TALLAHASSEE – Gov. Ron DeSantis recently announced site work has begun for the Everglades Agricultural Area Reservoir Project.
The project promises to reduce harmful algae discharges to the Caloosahatchee and St. Lucie estuaries and send more clean water south to the Everglades. Algae blooms coming from both were thought to contribute to the red tide blooms that devastated Southwest Florida in 2017-18.
The South Florida Water Management District is now working on the project site for the 6,500-acre wetland stormwater treatment area associated with the project.
DeSantis expedited the restoration project on his second day in office, secured record Everglades restoration funding to support this project and worked closely with the Trump Administration to expedite necessary federal permits, according to a press release issued form the governor’s office.
“Today marks a critical milestone for Everglades restoration and achieving our state’s long-term environmental goals,” DeSantis said.
The entire project is expected to cost more than $1.8 billion., creating hundreds of jobs and providing a boost to local economies south of Lake Okeechobee.
After the initial site preparation, the District will begin construction of canals and berms for the stormwater treatment area in coming months.
“We did it,” said Chauncey Goss, District chair. “Thanks to the leadership of Gov. DeSantis, support from the Florida Legislature, and the dedication of the SFWMD Governing Board, we are starting this critical project 12 months early. I can tell you that we are full steam ahead to complete this project for the benefit of both our environment and our economy.”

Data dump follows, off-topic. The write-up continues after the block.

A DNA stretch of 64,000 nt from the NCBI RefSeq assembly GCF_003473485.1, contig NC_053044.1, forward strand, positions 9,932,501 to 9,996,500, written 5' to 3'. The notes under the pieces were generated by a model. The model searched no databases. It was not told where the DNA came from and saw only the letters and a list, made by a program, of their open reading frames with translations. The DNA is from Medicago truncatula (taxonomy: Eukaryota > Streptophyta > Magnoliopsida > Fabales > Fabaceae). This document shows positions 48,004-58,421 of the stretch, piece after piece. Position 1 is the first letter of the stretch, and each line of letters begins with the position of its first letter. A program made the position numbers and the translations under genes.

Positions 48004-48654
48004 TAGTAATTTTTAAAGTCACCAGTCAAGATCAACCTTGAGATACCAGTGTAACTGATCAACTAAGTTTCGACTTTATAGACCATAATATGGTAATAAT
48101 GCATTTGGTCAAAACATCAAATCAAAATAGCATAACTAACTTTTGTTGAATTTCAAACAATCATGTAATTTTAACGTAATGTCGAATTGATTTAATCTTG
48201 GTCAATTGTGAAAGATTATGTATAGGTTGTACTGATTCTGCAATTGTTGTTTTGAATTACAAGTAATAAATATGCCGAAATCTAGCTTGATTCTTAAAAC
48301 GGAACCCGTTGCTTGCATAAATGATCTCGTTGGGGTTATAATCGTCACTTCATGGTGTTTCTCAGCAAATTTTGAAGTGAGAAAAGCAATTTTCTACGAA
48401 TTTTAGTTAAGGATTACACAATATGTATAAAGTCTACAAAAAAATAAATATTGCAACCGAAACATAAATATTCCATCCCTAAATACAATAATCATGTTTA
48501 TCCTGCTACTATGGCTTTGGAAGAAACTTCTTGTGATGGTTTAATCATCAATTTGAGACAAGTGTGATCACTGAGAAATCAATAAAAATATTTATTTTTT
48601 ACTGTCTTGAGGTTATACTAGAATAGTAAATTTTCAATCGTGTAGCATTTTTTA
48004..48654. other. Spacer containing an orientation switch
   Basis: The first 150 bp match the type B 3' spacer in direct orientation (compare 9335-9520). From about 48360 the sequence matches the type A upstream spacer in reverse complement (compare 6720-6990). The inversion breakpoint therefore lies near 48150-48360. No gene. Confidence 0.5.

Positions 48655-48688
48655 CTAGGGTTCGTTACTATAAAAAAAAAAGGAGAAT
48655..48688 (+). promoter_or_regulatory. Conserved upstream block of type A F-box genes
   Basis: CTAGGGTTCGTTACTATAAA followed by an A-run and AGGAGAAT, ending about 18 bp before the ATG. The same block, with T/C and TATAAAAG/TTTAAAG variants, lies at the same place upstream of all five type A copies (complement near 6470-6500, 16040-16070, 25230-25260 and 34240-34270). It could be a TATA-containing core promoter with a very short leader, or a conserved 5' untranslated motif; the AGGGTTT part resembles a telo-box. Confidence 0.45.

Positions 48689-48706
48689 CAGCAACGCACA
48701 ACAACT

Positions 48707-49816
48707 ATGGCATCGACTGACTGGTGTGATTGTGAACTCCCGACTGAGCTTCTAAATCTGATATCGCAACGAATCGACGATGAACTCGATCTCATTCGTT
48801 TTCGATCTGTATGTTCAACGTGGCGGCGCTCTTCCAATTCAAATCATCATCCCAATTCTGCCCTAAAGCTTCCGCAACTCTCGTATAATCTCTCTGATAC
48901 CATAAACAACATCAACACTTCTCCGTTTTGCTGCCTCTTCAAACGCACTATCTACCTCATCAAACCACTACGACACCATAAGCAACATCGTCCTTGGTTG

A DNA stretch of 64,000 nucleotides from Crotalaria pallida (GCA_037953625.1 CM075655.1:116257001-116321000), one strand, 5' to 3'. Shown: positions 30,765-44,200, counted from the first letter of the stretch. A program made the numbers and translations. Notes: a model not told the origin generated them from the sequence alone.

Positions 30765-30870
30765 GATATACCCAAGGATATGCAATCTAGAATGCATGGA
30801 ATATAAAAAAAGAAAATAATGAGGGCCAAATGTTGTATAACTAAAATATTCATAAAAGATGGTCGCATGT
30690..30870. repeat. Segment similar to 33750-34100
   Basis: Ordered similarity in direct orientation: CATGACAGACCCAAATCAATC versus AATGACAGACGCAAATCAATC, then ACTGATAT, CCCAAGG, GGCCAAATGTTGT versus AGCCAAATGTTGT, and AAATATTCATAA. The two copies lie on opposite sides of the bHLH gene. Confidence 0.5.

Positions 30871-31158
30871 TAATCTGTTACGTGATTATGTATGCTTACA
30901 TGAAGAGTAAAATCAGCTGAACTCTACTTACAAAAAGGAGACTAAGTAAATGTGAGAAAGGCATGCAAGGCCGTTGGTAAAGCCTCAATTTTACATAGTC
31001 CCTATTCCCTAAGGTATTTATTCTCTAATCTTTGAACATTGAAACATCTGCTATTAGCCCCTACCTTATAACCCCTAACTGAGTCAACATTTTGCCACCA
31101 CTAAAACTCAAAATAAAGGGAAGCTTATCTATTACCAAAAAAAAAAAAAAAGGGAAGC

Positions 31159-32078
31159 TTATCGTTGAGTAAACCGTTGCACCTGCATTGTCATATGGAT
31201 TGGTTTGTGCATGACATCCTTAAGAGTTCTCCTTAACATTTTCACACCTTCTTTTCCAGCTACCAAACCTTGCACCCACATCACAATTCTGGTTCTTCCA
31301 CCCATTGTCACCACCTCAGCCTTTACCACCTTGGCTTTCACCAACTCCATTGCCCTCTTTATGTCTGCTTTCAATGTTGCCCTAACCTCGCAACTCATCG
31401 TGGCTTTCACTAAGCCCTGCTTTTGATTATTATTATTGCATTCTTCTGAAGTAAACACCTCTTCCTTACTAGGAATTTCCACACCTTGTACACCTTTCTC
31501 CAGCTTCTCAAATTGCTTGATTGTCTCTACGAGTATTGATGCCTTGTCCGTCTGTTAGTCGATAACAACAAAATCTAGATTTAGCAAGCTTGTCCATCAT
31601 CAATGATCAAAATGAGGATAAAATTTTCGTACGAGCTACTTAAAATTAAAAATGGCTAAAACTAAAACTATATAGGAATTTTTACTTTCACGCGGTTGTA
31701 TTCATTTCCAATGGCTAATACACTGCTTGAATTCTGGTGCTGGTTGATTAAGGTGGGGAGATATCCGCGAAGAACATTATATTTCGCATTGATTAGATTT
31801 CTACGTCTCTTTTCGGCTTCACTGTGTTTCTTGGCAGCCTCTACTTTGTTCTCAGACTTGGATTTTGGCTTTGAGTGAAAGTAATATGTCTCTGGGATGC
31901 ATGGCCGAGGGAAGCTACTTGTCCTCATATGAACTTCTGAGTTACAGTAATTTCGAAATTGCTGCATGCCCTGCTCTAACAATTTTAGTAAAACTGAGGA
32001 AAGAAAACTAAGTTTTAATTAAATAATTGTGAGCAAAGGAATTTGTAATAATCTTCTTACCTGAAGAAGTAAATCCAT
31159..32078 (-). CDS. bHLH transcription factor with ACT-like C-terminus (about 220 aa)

”This is a big deal,” said Col. Andrew Kelly, commander of the U.S. Army Corps of Engineers Jacksonville District. “This is another step that allows us to continue the momentum we’ve experienced over the past few years in restoring the ecosystem in south Florida.”
Environmental groups called the project’s early start good news.
“This is welcome news both for our environment and our economy,” said Eric Eikenberg, CEO of the Everglades Foundation. “After more than 20 years, we are finally moving forward with a project that will deliver massive amounts of clean, fresh water south to the Everglades, under the bridges of Tamiami Trail, and ultimately to Florida Bay.”
“Now more than ever we are seeing the importance of clean water for our economy and way of life,” said Daniel Andrews, executive director of Captains for Clean Water. “The (project) has been held up for far too long.”
”The reservoir is a long-awaited piece of the restoration puzzle that will reduce harmful high-flow discharges to the Caloosahatchee and St. Lucie estuaries by storing and treating water to send south to the Everglades,” said Rob Moher, President and CEO of the Conservancy of Southwest Florida. “The stormwater treatment component is absolutely essential for fully realizing the project’s ecosystem benefits, and we applaud this swift action by the SFWMD.”
ManaSota-88 executive director Glen Compton was more cautious in his assessment of the project.
“Although the EAA Reservoir appears to be a step in the right direction to correct some of the historic mistakes of the past, implementation and construction of the project will need to be carefully watched. Whether the reservoir has been adequately designed to reduce harmful water quality discharges remains to be seen,” Compton said.
”It is always best to stop pollution at its source; this is a project that allows polluters to continue to pollute and uses public lands to clean up their mess,” he added.
Compton went on to say agriculture is one of the most under-regulated and polluting industries in Florida.
”The algae blooms we have experienced for the last few years are a good example of that under-regulation. It’s unfortunate the taxpayers of Florida and this nation will have to pay the price for pollution in the form of a subsidy to build a reservoir,” Compton said.
The reservoir is a joint Everglades restoration project between the District and the U.S. Army Corps of Engineers. SFWMD is building the water-cleansing stormwater treatment area, which is expected to be complete in 2023. The U.S. Army Corps will build the 10,000-acre storage reservoir, which is expected to be complete in 2028.